“What’s your word for the year?” I have a number of friends who, instead of making New Year’s resolutions, faithfully choose one word to characterize their year. Perhaps the word is something true about them that they want to be reminded of, like “chosen” or “clean”. Maybe the word is an area they would like to grow in, such as “forgiveness” or “dependability”. As they go through the year they can see God do work in their lives in that specific area.
I’ve never done this.
I’m not against the idea. I believe it’s a worthy pursuit. I just have never had a word captivate me enough to want to focus on it for the whole year. It could be because I see so many areas of my life that require growth and attention that I can’t narrow it down to one. Or it could be that I know myself well enough to know that the thing that seems pressing in early January may be long forgotten by May. Regardless, I’ve never felt compelled to join in the exercise.
I was recently reading an article by Ann Voskamp that caught my attention. (It was reposted by my friend Pamela Haddix on her blog Worship and the Word which you should definitely check out!) Ann brilliantly presented a word that was so compelling that I am inclined to make it my word for the year.
- … it’s a word that captivates my attention like no other
- … it’s a word that reminds me who I am and where I stand in this world
- … it’s a word that brings attention to where my priorities are and where they should be
- … it’s a word that causes the chaos in my life to hush
- … it’s a word that commands attention where it is due
- … it’s a word that silences storms and moves mountains
- … it’s a word that makes demons tremble and sends them cowering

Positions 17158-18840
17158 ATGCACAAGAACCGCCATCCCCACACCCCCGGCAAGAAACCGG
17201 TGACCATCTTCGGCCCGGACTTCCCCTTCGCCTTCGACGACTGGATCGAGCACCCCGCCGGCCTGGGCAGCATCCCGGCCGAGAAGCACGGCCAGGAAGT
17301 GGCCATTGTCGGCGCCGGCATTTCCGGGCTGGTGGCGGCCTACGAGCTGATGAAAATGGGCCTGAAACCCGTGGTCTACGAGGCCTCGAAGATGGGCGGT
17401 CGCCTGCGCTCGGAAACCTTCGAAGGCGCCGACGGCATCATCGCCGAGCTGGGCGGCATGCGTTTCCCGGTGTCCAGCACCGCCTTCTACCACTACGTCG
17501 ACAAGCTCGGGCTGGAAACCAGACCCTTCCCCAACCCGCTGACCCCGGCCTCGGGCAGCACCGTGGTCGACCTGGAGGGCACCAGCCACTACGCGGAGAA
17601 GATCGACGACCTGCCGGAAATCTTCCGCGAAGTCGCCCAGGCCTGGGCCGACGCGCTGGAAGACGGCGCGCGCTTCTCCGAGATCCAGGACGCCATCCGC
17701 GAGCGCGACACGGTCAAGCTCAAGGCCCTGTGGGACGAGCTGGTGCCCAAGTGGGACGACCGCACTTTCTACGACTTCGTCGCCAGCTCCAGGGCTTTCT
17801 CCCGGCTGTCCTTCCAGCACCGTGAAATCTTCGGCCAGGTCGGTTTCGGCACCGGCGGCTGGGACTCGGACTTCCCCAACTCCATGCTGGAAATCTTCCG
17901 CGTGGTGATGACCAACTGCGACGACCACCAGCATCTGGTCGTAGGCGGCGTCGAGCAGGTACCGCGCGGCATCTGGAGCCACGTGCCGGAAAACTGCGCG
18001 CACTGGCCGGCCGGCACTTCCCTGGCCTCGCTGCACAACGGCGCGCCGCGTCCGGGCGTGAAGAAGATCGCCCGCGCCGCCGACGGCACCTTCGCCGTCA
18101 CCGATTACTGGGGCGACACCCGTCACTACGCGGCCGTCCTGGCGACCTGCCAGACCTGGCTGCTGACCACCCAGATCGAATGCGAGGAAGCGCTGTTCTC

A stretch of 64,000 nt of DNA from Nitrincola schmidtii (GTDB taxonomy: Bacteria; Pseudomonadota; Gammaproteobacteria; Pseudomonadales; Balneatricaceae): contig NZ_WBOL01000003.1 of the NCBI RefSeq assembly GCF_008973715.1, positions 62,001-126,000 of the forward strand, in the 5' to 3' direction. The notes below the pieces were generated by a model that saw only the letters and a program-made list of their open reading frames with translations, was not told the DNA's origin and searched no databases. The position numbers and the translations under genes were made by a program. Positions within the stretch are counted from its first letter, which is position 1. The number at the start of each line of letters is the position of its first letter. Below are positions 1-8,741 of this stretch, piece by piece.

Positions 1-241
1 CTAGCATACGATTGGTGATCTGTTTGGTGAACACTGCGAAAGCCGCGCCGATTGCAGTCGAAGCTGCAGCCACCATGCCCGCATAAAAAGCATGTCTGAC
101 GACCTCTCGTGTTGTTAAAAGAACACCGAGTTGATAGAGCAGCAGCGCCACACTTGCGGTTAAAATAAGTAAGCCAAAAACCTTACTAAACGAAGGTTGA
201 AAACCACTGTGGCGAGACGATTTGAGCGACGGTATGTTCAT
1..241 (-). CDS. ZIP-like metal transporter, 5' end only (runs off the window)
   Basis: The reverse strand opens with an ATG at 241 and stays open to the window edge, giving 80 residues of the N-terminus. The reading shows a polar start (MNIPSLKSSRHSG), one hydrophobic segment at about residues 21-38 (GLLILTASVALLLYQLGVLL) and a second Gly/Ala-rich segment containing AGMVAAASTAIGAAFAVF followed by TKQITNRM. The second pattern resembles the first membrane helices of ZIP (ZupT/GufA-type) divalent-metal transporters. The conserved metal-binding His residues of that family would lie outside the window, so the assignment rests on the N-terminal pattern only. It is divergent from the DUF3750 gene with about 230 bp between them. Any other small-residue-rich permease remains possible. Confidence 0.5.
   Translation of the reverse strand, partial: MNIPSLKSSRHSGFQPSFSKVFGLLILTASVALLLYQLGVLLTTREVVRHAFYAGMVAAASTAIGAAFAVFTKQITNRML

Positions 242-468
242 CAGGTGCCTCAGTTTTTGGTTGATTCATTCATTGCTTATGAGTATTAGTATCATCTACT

I’m not sure how I’ll do having a “word for the year”. But anything that will keep me coming back to the name of Jesus has got to be worth trying.
On Christmas Eve, Andorra and I sang a duet at our church service. I had written the song O Holy Child as I was thinking about the incredible truth that the Jesus in the manger was the same Jesus who went to the cross, rose from the dead, and reigns as King of kings and Lord of lords. Our friend Elise shared a really encouraging story with us about what God was doing in her life and what the song meant to her. It all started when she was teaching preschool Sunday school one morning …
“One of the things on their curriculum for the morning was to practice O Come Let Us Adore Him for the kids’ program. It was pretty quickly apparent that most of them weren’t familiar with (or not that interested in) the song, and when I asked if they knew what it meant to adore someone there were blank stares.
“Then I asked, ‘What do you do if you go to someone’s house to meet a brand new baby for the first time?’ That was something they had authority to speak on, apparently, because everyone launched in with great enthusiasm: ‘We hold the baby! We snuggle it! We smell the baby! I want to rub its head! We kiss it and snuggle it…’ So we talked about what we would do if we were in the stable meeting baby Jesus – same kinds of answers, of course, and suddenly adore was a thing in their minds.
“I was undone. I have sung that song and even imagined being at the manger-side for years…always with a fairly formal, distant, serious attitute of worship. Suddenly these children had shown me another (I think better) way. Snuggle in. Kiss Him. Smell Him. Hold Him. Even as He comes and draws near to us in ways most unimaginable.
“So all that has been tumbling through my head and heart as we prepared for Chistmas this year. And Christmas Eve your song tied it all together. Surprising, unexpected Jesus. Dirt and Hay and Holiness mingled together in that unassuming place. And we come to adore and praise and worship God-With-Us. And suddenly the ‘program’ was worship and I didn’t want the song to end. Even now it brings me to tears. Thanks friends, for being vessels of worship and ushering us into His presence!”
O Holy Child, O Sovereign King
Son of the Most High God, Lord of everything
O let our praises rise to You as angels sing
O Holy Child, O Sovereign King